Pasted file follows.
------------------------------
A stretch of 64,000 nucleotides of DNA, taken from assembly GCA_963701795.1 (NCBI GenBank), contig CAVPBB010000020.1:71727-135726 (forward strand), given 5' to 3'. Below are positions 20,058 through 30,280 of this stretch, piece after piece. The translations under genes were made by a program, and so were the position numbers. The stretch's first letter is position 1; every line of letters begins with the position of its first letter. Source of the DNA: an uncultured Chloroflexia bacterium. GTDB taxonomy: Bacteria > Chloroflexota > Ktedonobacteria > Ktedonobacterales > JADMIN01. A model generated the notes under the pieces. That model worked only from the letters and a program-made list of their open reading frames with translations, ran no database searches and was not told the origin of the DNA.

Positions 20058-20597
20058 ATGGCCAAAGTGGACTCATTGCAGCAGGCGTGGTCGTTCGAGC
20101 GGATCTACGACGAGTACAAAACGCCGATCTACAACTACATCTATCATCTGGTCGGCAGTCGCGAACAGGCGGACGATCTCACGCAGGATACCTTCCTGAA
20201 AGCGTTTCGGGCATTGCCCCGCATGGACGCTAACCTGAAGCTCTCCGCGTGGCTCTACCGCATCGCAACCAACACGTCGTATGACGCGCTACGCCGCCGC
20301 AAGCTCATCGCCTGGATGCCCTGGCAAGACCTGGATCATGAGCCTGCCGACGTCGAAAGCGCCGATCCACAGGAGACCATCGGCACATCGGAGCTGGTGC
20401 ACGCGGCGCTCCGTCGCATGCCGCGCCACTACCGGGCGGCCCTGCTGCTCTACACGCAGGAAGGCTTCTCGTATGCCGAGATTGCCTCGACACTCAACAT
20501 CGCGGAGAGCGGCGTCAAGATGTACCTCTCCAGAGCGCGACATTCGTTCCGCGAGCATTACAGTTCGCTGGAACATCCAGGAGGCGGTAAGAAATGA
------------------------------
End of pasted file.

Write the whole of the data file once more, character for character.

A stretch of 64,000 nucleotides of DNA, taken from assembly GCA_963701795.1 (NCBI GenBank), contig CAVPBB010000020.1:71727-135726 (forward strand), given 5' to 3'. Below are positions 20,058 through 30,280 of this stretch, piece after piece. The translations under genes were made by a program, and so were the position numbers. The stretch's first letter is position 1; every line of letters begins with the position of its first letter. Source of the DNA: an uncultured Chloroflexia bacterium. GTDB taxonomy: Bacteria > Chloroflexota > Ktedonobacteria > Ktedonobacterales > JADMIN01. A model generated the notes under the pieces. That model worked only from the letters and a program-made list of their open reading frames with translations, ran no database searches and was not told the origin of the DNA.

Positions 20058-20597
20058 ATGGCCAAAGTGGACTCATTGCAGCAGGCGTGGTCGTTCGAGC
20101 GGATCTACGACGAGTACAAAACGCCGATCTACAACTACATCTATCATCTGGTCGGCAGTCGCGAACAGGCGGACGATCTCACGCAGGATACCTTCCTGAA
20201 AGCGTTTCGGGCATTGCCCCGCATGGACGCTAACCTGAAGCTCTCCGCGTGGCTCTACCGCATCGCAACCAACACGTCGTATGACGCGCTACGCCGCCGC
20301 AAGCTCATCGCCTGGATGCCCTGGCAAGACCTGGATCATGAGCCTGCCGACGTCGAAAGCGCCGATCCACAGGAGACCATCGGCACATCGGAGCTGGTGC
20401 ACGCGGCGCTCCGTCGCATGCCGCGCCACTACCGGGCGGCCCTGCTGCTCTACACGCAGGAAGGCTTCTCGTATGCCGAGATTGCCTCGACACTCAACAT
20501 CGCGGAGAGCGGCGTCAAGATGTACCTCTCCAGAGCGCGACATTCGTTCCGCGAGCATTACAGTTCGCTGGAACATCCAGGAGGCGGTAAGAAATGA